Although black holes are notoriously dark objects, astronomers at Stanford University have just spotted a strange light coming from the far side of one of them.
An unprecedented observation
The gravitational pull of a black hole is so powerful that even light cannot escape from it. This of course makes these strange objects invisible, but it turns out that the light produced around them can reveal their presence. When these cosmic monsters suck up dust and gases, the resulting intense energy heats these materials to incredible temperatures, creating a highly magnetized plasma that glows brightly. Thus, a black hole appears as a circular silhouette on this luminous disc.
Sometimes X-ray flashes can be seen emanating from the disc. In the extreme environment of the black hole, the plasma’s magnetic field can twist and arch, eventually shattering and producing high-energy electrons. These in turn generate X-ray flares.
In this new study published in the journal Nature, the researchers began by studying the cause of the radiation, detected around a supermassive black hole located some 800 million light years away. In doing so, they noticed something new: small flashes of X-rays occasionally followed the main ones, at different wavelengths. Depending on the model, these later flashes were the same x-ray shards that were reflected from the back of the drive. This is the first time that astronomers have seen light emanating from the far side of a black hole.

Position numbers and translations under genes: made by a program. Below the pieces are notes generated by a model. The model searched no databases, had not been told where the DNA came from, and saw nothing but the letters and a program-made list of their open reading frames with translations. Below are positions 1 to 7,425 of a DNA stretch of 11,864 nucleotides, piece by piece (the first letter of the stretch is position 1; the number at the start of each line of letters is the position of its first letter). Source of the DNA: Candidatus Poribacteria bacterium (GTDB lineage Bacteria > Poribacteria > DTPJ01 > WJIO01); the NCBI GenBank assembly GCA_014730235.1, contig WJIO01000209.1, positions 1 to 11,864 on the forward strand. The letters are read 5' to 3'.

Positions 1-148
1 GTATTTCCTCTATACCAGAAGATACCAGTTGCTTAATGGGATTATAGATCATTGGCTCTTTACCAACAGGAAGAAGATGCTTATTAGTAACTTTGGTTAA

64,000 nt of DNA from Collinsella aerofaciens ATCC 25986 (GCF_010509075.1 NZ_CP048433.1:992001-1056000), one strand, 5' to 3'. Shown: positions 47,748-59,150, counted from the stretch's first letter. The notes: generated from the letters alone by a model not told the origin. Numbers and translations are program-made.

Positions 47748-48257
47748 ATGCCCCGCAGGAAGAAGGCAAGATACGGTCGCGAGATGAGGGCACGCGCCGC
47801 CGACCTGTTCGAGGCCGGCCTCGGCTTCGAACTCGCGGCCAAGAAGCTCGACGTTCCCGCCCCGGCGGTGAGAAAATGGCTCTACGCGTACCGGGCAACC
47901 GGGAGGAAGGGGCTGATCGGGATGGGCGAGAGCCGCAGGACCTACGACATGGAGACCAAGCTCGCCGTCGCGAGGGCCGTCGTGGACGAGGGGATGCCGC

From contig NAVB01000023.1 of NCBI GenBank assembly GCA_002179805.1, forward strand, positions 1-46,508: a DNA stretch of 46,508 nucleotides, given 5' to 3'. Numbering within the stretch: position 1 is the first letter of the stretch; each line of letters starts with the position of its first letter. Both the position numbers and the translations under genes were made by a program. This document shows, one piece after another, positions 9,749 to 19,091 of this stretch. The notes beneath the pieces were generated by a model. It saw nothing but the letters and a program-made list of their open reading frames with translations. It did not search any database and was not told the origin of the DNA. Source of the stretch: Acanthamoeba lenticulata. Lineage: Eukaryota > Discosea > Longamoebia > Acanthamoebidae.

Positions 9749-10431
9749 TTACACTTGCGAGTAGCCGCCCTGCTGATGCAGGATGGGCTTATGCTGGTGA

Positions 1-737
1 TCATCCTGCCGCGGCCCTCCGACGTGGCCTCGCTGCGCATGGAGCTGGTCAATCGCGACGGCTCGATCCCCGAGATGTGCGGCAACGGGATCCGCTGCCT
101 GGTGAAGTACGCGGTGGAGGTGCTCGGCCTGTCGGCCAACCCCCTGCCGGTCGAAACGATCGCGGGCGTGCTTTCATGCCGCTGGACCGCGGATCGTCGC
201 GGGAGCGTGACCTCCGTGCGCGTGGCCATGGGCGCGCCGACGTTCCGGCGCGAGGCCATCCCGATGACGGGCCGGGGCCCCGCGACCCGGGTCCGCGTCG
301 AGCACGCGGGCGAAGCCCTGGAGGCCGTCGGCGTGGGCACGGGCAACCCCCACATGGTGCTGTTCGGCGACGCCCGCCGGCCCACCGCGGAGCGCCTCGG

“This black hole distorts space, bends light and twists the magnetic fields around it”
« Any light that enters this black hole does not come out, so we shouldn’t be able to see anything behind it. “, Explain Dan Wilkins, co-author of the study. ” The reason we can see this is because this black hole distorts space, bends light, and twists magnetic fields around it.. »
Such a phenomenon is known as the gravitational lens, where a large enough mass can deform the surrounding space-time web. This has the effect of bending the path of light from distant objects, such as stars, quasars, and galaxies, appearing in different parts of the sky. Sometimes the light is even split, so that it appears in two places simultaneously, or events like supernovas occur at different times.
According to the team, the next generation of x-ray telescopes should be able to pick up x-rays from black holes with greater resolution, which should help shed light on the mysteries surrounding them.